Today’s Berlin is full of distressing monuments to the human resilience and sacrifice experienced before the fall of the Wall. Twenty-five years on, RT takes a look at past and present divides – both real and imagined – and where they may take us next.
On Friday, the German capital was graced with 8, 000 balloons, adorning the length of the old Berlin Wall. As this was taking place, RT’s Peter Oliver strolled along Bernauer Strasse and other historic locations where the Wall used to run, to see the transformations that have taken place.
Right on the very frontier of where the three-meter high wall used to be now stands the Reichstag and the offices of the German government. The surrounding landscape resembled a barren wasteland in the 1980s.
A no less iconic landmark is Potsdamer Platz, with its malls, movie theaters, myriad businesses and high-tech architecture – the bustling heart of Berlin. Like with many other such landmarks, the Wall ran slap-bang through the street. West Berliners used to climb makeshift stairs to peer at their “less fortunate” brethren.
For some, taking a glimpse at the East was motivated by pure curiosity. For others, it was the only opportunity to see their family and loved ones.
We then move to Bernauer Strasse – barely three subway stops away from the city’s absolute center; and where the wall claimed its first victim in 1961. Many people would leap to their deaths from the adjoining building that ran parallel to the Wall in a desperate bid to make it to the West.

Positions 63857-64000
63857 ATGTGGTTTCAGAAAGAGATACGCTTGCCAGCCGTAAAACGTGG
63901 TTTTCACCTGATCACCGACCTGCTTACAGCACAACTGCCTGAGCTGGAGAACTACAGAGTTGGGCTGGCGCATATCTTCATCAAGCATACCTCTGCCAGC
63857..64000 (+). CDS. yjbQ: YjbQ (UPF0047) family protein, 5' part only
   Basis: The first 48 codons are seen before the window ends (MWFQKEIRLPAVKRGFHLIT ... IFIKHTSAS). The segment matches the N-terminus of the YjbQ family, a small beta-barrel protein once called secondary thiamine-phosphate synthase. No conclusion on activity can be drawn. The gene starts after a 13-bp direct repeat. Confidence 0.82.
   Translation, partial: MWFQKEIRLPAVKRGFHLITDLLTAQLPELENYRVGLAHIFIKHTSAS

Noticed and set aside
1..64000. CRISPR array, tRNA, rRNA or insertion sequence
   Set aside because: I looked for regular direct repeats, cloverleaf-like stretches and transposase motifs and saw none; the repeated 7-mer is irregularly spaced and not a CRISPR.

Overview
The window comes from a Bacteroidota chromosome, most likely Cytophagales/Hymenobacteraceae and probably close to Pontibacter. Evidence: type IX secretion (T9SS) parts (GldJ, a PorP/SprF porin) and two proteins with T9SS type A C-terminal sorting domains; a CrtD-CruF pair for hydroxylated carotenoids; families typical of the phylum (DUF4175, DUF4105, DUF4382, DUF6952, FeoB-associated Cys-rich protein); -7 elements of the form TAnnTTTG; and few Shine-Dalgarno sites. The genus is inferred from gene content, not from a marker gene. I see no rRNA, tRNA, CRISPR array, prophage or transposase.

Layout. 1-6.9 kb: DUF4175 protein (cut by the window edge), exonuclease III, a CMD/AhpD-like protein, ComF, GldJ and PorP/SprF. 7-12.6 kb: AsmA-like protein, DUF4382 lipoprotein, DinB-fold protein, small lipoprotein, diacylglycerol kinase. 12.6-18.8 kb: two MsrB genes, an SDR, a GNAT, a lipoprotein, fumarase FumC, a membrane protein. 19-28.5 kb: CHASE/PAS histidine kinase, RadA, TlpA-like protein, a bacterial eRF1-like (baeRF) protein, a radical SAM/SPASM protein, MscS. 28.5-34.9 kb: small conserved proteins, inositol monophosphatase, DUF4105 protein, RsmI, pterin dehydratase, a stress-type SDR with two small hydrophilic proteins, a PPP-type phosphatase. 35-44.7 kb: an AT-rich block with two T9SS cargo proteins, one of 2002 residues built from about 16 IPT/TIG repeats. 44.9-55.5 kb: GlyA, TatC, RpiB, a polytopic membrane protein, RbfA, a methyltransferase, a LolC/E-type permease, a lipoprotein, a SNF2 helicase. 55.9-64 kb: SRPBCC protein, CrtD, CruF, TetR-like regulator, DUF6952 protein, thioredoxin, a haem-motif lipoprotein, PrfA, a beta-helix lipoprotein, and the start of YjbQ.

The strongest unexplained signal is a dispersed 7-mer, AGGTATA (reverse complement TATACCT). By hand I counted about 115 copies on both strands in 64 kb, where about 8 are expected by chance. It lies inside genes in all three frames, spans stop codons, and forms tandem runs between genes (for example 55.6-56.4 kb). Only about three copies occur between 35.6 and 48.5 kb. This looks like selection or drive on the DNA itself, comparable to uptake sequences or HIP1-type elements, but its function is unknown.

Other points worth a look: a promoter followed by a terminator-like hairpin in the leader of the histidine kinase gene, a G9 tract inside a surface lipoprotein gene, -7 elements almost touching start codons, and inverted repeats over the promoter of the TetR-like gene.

Like one of many monuments to the victims’ plight and courage, the sight of the Wall there has been replaced by a beautiful park that tells their story.
And yet, while the German capital has largely left the pain of division behind, a new East-West divide is being formed, as though history never happened.
Marking a quarter century since the Berlin Wall was dismantled and crowds ran to greet each other in jubilation, a warning from former Soviet leader Mikhail Gorbachev emphasizes the outright distrust between the former political blocs, which never went away: that we may see the two hemispheres on the brink of a fresh Cold War.
Chris Calle: 1980s - Fall of Berlin Wal
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